Improving move ordering has been on the radar of a while now. I started to suspect that move ordering needed some work when my initial attempts at a PVS search and aspiration windows both failed. I reasoned that, if move ordering is subpar, researches would occur too often causing an overall increase in node counts.
To know, you have to measure, so I added data to the logfiles and wrote a Python script to aggregate (1) time to depth, (2) effective branching factor, and (3) the % of nodes in which we get a fail high on the 1st move and first four moves.
Once I was able to measure, I changed the move ordering scheme FROM:
PV move -> Hash move -> All captures in MVV/LVA order -> Killer 1 -> Killer 2 -> noncaptures in the order they are generated
PV move -> Hash Move -> “Good captures” in MVV/LVA order -> Killer 1 -> Killer 2 -> noncaptures -> bad captures in SEE order.
A “good capture” is one that is a promotion, a capture in which the value of the captured piece is at least that of the capturing piece, or one with a non-negative SEE value.
Incidentally, while researching this I came across a post I myself had made many years ago: http://talkchess.com/forum3/viewtopic.php?f=7&t=15198&hilit=defer+losing+captures&sid=5543f43760ce939ed16deacd59710e06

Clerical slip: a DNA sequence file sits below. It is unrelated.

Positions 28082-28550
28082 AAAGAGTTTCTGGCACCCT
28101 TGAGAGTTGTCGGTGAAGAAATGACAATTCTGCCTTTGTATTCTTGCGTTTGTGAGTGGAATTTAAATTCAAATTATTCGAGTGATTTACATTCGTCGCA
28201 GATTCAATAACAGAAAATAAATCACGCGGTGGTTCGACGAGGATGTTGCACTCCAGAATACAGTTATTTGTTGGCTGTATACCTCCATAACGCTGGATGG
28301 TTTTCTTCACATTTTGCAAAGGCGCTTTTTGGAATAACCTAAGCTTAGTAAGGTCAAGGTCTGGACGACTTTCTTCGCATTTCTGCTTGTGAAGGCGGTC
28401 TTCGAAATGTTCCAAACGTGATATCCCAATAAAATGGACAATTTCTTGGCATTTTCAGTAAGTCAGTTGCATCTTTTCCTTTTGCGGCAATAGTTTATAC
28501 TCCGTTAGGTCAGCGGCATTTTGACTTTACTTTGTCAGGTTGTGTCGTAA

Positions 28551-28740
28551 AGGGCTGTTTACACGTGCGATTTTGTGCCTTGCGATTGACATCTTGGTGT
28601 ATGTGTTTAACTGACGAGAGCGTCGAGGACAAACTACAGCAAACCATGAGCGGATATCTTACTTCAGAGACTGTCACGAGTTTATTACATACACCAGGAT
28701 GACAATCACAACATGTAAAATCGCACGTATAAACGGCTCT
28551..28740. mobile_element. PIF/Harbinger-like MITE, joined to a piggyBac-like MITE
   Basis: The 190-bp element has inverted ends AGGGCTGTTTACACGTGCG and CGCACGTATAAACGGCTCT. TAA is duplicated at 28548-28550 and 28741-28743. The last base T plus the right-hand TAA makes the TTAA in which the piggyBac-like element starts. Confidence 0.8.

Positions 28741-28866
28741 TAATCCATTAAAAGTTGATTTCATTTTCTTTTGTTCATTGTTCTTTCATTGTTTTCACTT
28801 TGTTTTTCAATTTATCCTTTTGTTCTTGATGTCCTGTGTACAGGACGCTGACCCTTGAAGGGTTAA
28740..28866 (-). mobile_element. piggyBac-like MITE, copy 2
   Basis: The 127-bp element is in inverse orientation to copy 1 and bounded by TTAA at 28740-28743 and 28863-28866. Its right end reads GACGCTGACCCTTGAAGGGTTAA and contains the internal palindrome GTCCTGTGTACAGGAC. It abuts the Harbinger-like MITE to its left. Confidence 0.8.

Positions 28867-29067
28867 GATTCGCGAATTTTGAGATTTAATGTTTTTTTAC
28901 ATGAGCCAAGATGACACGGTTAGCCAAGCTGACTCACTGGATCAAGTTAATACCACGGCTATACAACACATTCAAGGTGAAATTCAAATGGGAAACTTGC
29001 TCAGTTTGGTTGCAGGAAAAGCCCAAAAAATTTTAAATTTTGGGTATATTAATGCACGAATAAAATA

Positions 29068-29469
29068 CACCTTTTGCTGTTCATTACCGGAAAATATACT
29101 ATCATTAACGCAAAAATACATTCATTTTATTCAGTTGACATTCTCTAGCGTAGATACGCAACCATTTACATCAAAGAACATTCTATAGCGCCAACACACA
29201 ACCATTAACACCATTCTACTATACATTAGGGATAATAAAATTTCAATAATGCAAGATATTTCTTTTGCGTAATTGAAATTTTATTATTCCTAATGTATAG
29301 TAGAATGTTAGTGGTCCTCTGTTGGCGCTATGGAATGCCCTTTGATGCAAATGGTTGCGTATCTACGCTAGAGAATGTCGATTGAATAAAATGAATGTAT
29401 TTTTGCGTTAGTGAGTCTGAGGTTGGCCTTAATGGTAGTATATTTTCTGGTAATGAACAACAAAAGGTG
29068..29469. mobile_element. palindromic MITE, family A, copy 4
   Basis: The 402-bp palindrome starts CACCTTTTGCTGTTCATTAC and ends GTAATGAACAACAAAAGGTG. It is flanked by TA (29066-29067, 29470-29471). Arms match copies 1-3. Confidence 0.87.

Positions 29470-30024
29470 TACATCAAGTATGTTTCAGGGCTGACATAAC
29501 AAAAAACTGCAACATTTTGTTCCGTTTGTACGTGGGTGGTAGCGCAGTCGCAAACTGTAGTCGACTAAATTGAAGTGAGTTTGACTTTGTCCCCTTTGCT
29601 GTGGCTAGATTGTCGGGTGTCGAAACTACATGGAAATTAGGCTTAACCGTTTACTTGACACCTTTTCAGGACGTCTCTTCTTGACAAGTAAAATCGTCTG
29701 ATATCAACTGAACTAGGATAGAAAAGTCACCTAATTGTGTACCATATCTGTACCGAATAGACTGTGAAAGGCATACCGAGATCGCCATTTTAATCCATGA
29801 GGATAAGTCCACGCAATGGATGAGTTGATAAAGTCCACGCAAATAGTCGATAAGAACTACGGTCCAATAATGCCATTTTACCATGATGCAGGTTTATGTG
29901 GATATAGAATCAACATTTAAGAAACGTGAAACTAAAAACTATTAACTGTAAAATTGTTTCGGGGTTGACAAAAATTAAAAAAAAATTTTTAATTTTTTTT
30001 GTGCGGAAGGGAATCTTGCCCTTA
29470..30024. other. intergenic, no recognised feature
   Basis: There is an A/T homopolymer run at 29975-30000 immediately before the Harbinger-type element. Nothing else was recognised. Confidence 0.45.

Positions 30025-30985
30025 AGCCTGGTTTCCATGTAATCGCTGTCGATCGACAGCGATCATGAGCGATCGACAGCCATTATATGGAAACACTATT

The change doesn’t seem to add more than just a couple of ELO directly. However, in non-tactical test suites all the measured metrics were improved: time to solution is down, effective branching factor is lower, the percentage of fail highs on the first move is improved, and the percentage of fail highs in the first four moves is dramatically improved. Additionally, the number of nodes required to reach a solution is cut by about a third, with only a 7% or so decrease in speed (nodes per second). I believe this sets the stage to take another stab at PVS and aspiration windows. First though, I’m going to take a stab at pruning bad captures from the quiescence search.
One potential (probable) area of improvement is that knights and bishops have slightly different values (bishops being the more valuable). For the purposes of determining if a capture is “good” when classifying the captures, they should probably be considered equal.